Summary: Life Jackets (33 CFR 175) - You may have heard reference to Type I, II, III, IV, and V “Personal Flotation Devices” (PFDs). Type and Number refer to the same equipment, whether called a PFD or life jacket, and that any PFD is approved for use anywhere. All recreational vessels must carry one wearable life jacket for each person on board Any boat 16 feet and longer must also carry one throwable (Type IV) device. A Type I, Off-Shore Life Jacket provides the most buoyancy. It is effective for all waters, especially open or rough waters where rescue may be delayed It is designed to turn an unconscious wearer to a face-up position in the water. A Type II, Near-Shore Buoyancy Vest is intended for calm, inland waters or where there is a good chance of quick rescue. Inherently buoyant life jackets of this type will turn some unconscious wearers to a face-up position in the water, but the turning is not as pronounced as with a Type I. A Type II inflatable turns as well as a Type I foam jacket.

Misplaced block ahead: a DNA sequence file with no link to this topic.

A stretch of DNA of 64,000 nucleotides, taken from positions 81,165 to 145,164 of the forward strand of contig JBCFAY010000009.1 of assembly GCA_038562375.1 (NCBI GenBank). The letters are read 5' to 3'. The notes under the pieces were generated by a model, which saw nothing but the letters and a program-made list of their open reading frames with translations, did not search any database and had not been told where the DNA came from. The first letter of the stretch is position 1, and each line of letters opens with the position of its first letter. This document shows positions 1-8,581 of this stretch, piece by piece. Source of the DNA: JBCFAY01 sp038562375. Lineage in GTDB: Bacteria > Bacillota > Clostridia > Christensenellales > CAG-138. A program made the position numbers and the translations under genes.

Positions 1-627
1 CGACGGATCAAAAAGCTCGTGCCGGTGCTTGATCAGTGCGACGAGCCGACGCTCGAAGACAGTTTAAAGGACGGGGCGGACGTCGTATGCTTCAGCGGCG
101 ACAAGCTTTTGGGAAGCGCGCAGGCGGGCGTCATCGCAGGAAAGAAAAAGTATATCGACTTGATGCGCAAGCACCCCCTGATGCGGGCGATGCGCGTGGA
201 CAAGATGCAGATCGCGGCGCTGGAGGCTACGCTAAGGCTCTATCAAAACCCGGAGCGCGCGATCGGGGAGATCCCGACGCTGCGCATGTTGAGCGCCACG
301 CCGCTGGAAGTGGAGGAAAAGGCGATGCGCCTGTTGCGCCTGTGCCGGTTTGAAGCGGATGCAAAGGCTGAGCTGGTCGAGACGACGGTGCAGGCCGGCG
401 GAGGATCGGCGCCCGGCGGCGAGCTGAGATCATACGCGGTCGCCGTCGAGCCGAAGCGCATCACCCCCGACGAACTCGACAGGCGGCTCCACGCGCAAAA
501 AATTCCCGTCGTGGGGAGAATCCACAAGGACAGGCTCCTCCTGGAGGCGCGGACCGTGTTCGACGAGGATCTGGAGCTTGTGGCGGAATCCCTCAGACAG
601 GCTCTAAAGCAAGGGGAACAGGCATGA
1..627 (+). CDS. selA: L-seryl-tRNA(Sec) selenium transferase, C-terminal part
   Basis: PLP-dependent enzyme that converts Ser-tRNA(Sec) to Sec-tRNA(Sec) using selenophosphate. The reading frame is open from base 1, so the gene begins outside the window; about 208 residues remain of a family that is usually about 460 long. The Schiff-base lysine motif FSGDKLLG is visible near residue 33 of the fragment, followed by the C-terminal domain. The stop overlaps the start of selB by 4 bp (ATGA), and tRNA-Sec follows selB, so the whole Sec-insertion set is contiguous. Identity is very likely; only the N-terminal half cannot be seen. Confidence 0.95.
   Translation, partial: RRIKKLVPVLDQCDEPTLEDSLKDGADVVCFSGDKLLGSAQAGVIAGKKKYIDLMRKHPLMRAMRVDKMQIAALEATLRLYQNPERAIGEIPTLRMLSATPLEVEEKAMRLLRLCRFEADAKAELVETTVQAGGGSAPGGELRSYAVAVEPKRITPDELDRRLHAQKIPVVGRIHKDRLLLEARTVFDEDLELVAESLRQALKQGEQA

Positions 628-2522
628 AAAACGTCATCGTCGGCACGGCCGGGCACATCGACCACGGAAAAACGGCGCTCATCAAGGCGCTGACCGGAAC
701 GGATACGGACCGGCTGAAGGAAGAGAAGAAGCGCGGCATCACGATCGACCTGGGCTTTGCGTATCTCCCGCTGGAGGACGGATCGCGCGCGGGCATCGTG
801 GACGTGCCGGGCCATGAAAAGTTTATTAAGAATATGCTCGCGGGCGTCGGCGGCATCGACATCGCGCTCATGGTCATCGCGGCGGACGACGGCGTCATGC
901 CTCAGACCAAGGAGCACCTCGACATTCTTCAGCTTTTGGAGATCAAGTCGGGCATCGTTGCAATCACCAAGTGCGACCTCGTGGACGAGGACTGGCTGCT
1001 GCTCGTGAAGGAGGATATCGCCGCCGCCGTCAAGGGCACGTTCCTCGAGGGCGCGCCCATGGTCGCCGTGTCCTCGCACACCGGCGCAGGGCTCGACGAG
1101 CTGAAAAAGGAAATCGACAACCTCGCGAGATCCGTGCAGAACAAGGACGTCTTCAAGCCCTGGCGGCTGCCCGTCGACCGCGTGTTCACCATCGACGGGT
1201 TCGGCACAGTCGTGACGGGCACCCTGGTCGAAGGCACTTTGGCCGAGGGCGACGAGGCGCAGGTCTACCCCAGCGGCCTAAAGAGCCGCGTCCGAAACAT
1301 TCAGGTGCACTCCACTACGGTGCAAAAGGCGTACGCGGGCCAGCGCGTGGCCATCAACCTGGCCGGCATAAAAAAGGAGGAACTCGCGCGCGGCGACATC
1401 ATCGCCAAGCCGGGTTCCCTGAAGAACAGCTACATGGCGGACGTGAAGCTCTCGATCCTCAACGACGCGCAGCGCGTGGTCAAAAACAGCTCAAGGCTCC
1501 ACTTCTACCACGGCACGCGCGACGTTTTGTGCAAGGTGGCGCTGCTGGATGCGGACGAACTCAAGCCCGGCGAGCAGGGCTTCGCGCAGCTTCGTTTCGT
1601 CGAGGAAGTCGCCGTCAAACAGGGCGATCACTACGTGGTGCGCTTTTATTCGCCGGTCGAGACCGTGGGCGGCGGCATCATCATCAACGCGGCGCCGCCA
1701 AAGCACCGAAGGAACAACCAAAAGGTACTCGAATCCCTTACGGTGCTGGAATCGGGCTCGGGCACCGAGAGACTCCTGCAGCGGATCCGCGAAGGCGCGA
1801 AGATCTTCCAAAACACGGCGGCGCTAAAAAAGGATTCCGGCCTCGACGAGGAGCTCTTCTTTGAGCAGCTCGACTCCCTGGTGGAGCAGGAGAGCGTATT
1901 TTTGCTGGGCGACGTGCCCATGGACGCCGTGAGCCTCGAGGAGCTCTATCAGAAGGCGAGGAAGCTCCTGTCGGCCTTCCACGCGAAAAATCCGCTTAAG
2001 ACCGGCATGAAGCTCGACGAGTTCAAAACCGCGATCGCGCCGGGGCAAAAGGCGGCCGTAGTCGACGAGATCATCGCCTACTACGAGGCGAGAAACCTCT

Visual Distress Signals (33 CFR 175.101) Vessels operating on U S coastal waters, the Great Lakes, and territorial seas, as well as those waters connected directly, up to a point where the waterway is less than two nautical miles wide, must be equipped with U S Coast Guard-approved visual distress signals (VDS) Vessels owned in the United States and operating on the high seas must also be equipped with U S Coast Guard-approved visual distress signals. For boats 16' in length or greater: One orange distress flag and one electric distress light - or - three hand-held or floating orange smoke signals and one electric distress light - or - three combination day/night red flares; hand-held, meteor or parachute type.